One important thing to consider when booking safaris is the kind of vehicle available. I’ve seen minivans stuffed with tourists driving around and that looks miserable. Much better is a 4wd Range Rover or Land Cruiser safari vehicles with no more than eight seats, windows for everyone and roof hatches. Roof hatches are essential. We are fortunate to have a native Kenyan guide who speaks perfect English. I think some safari operations advertise a native guide, but it can be difficult to understand them if Swahili is their first language. Safari is big business in Kenya, and there are all kinds of ways they cut costs so you have to really question everything about accommodations, meals, transportation to and from safari back to your hotel, and especially how many other people will be on Safari.
Another decision to be made when choosing safaris is whether you want to drive, ride horseback, or walk. Surprising to me is that driving safaris get you closest to the game, followed by horses which give a greater access in some ways but less in others, and walking safaris give you the least game interaction. Walking safaris are more about tracking animals and experiencing nature sans vehicle. The trick is to find a good guide.
Anyone in Kenya can call themselves a professional guide because it is unregulated by the government. What has evolved to discourage people with no expertise from acting as guides is self-regulation among some guides who have formed a professional association called the Kenyan Professional Safari Guide Association (KPSGA). In order to belong to the association guides must study and pass exams to earn a bronze, silver, or gold rating. There are lots of guide schools putting out graduates but the KPSGA administers exams designed to be independent of individual schools in order to get unbiased results of competency. Guides must wait three years between exams while they continue working in the industry before they can advance their rating. Book with a good travel agent, do your research carefully, and insist your guide is at least KPSGA bronze rated.
Which brings me to the subject of guide books. I use guidebooks for general information and am very wary of the places they rate highly. After all, they have just directed the entire world to go to these places. Case in point, I was almost persuaded to go to the Ngorongoro Crater in Tanzania by guide books that refer to it as the eighth wonder of the world. This place is about 10 miles wide by 10 miles long with only three roads going through it. The point is that game is concentrated in the crater so you see a lot. But, as my guide points out, it’s also massively marketed, not a very big place, and so many people go there they have traffic jams in the crater. Locals call it “the hole”. Guidebooks rave about Ngorongoro crater but I’m giving it a miss. I find myself relying more and more on travel blogs, websites such as Tripadvisor that give candid reviews, and word from friends for travel advice.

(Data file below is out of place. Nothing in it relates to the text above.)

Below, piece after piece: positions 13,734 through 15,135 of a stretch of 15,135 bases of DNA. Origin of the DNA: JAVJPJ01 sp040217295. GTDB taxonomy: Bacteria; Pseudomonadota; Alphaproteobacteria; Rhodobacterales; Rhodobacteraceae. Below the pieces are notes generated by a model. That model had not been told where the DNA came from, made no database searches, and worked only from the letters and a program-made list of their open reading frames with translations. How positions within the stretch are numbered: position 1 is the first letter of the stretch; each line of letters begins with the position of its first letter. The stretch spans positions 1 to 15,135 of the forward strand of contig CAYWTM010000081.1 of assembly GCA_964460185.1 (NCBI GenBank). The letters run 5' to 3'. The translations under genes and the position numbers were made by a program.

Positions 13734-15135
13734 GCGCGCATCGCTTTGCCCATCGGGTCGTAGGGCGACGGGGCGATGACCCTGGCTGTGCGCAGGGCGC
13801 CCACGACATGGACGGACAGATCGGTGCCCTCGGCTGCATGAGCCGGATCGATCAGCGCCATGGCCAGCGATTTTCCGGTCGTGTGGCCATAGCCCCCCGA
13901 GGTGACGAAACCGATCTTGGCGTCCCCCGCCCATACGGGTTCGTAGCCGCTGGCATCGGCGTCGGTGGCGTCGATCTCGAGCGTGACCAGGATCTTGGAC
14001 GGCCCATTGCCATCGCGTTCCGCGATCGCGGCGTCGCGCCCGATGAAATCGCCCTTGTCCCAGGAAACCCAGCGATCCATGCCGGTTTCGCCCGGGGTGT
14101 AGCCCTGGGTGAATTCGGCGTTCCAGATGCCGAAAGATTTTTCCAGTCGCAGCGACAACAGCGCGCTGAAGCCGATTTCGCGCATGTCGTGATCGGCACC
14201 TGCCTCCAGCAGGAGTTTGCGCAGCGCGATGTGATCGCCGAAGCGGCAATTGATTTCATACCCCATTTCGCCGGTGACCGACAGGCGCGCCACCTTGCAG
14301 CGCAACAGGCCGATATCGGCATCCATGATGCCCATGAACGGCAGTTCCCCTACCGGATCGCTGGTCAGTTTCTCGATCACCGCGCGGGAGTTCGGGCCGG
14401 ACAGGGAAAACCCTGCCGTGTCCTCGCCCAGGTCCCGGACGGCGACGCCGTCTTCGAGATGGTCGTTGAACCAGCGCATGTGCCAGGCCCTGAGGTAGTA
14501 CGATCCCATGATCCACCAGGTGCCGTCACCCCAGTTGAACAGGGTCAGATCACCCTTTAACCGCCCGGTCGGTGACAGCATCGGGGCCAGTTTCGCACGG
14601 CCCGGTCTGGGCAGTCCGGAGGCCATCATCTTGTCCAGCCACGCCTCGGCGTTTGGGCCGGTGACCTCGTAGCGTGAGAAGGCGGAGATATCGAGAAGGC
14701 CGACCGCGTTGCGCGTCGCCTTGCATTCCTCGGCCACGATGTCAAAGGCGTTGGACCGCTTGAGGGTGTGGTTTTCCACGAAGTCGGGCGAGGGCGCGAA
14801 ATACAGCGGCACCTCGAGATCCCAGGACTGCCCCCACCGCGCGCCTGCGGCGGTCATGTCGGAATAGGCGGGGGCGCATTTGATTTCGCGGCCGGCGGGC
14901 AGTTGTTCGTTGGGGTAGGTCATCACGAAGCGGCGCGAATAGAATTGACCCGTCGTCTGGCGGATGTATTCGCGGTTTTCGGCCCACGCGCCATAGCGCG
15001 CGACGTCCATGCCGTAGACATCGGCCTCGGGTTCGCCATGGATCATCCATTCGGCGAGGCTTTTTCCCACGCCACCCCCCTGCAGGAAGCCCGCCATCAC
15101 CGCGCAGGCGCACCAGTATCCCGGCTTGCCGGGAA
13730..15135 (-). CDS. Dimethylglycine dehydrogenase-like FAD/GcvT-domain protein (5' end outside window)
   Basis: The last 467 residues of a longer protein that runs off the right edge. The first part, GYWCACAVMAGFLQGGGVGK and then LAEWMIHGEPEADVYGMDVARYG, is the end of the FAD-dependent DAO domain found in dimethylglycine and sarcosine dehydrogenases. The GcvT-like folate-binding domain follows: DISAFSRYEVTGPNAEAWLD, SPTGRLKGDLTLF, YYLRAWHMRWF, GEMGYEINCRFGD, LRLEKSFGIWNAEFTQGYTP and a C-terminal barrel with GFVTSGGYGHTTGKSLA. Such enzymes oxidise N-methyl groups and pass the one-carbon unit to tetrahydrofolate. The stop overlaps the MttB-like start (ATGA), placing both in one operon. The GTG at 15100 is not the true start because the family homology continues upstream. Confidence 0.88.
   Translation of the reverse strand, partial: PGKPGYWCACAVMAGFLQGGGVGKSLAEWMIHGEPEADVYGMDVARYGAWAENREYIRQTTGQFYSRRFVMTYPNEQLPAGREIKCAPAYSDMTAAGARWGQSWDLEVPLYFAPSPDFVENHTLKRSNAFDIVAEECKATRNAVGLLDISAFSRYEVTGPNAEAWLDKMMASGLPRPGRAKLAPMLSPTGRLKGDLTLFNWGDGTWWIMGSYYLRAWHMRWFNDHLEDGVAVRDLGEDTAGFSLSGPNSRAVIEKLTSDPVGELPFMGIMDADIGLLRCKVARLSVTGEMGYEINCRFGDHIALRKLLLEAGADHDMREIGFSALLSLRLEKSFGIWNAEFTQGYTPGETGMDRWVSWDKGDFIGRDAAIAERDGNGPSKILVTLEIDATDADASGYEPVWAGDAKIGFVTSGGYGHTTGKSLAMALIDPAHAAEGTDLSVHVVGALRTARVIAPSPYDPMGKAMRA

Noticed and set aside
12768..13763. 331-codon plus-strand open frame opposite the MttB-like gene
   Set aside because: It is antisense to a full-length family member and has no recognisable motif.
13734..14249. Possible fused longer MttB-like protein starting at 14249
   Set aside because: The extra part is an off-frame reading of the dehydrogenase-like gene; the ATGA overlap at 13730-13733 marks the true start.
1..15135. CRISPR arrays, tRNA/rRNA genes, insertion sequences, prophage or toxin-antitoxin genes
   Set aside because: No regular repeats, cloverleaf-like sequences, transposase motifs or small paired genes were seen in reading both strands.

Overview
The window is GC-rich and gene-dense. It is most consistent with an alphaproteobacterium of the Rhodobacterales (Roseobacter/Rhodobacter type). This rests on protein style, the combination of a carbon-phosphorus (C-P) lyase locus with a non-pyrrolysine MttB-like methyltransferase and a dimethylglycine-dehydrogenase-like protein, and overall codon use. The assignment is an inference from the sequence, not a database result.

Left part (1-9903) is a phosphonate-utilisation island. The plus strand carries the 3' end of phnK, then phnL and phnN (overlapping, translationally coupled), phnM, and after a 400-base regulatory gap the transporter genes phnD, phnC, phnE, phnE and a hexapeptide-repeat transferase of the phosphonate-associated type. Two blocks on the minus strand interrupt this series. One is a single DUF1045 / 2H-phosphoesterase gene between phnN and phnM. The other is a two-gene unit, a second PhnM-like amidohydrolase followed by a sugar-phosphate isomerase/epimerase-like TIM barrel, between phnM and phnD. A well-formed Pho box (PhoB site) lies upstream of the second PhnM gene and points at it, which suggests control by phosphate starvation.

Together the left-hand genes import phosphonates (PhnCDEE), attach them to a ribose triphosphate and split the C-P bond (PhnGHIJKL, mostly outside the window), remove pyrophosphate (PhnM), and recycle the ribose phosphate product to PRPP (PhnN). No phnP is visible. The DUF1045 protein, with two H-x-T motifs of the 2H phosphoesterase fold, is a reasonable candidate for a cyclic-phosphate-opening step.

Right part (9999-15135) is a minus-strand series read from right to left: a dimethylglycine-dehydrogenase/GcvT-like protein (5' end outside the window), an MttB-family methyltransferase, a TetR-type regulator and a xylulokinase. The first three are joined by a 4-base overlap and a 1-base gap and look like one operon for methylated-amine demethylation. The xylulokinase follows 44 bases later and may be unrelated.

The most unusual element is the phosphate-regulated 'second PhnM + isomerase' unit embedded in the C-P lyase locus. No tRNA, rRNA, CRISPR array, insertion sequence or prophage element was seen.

DAY 6: I went on the optional morning ride but the highlight of the day was a mid-day game drive. Our guide got us within 20 yards of a mother cheetah and her nearly adult cub eating on their fresh Impala kill. From a distance, the tell-tale indicator marking the cheetah kill was all the vultures circling and lurking. We were not the only ones to notice this. As our guide predicted, it was only a short time before a competitor showed up. In this case a hyena ran up, snatched the cheetah’s kill, and ran off. It was no contest; the cheetah didn’t even begin to put up a fight against the vicious hyena. Fully annoyed, the cheetahs slinked off and left it all to the vultures and hyena.
A couple of miles later we came across three torpid male lions who had been gorging on their Eland kill. They were all stretched out under trees and barely moved a whisker when we pulled up 10 feet away from them. I should say they barely moved until we found their kill under some trees where they had dragged it. As we checked out their stinky Eland kill one of the lions came over and laid down beside the carcass just to let us know he wasn’t sharing.
The evening we had another cheetah sighting. You only see female cheetahs in pairs when it’s mother and cub. In this case the cub was full-grown and unbeknownst to it one day the mother will simply walk off and leave it. After that happens they will never again have friendly contact. Today though, they looked gorgeous and happy perched together on a termite mound looking out over the open plain.
The crazy thing about game drives is the animals absolutely ignore people in vehicles. We can have windows open, talk loud, snap pictures, and be hanging off the roofs but they carry on as if we’re not there. However, if you step out of the vehicle they bolt. I asked our guide about this and his theory is that possibly they perceive us as contained and caged in the vehicle. I imagine we look to them something like a monkey driving his cage on wheels.
DAY 7: moved camp today. Got up early for a sunrise game drive and saw the lions with cubs I missed on previous drive. Rode 50 km to a beautiful campsite in a grove of acacia trees. Today was the longest riding day so everyone was pretty tired and turned in early.
Day 8: Drove to final destination where we spent 2 nights at a gorgeous estate called Deloraine near Lake Nakuru. This is where the owners, Tristan and Cindy Voorspuy, live with their 80 horses.
Did a game drive at Lake Nakuru very early this morning. The hundreds of flamingos and storks on the lake in the early morning mist looked somewhat ethereal. Not only that, we saw 4 white Rhino and a leopard which brought our game sightings to include the big 5. The big 5 refers to the five most difficult (dangerous) animals to hunt in Africa. The big 5 include: lion, cape buffalo, elephant, rhinoceros, and leopard.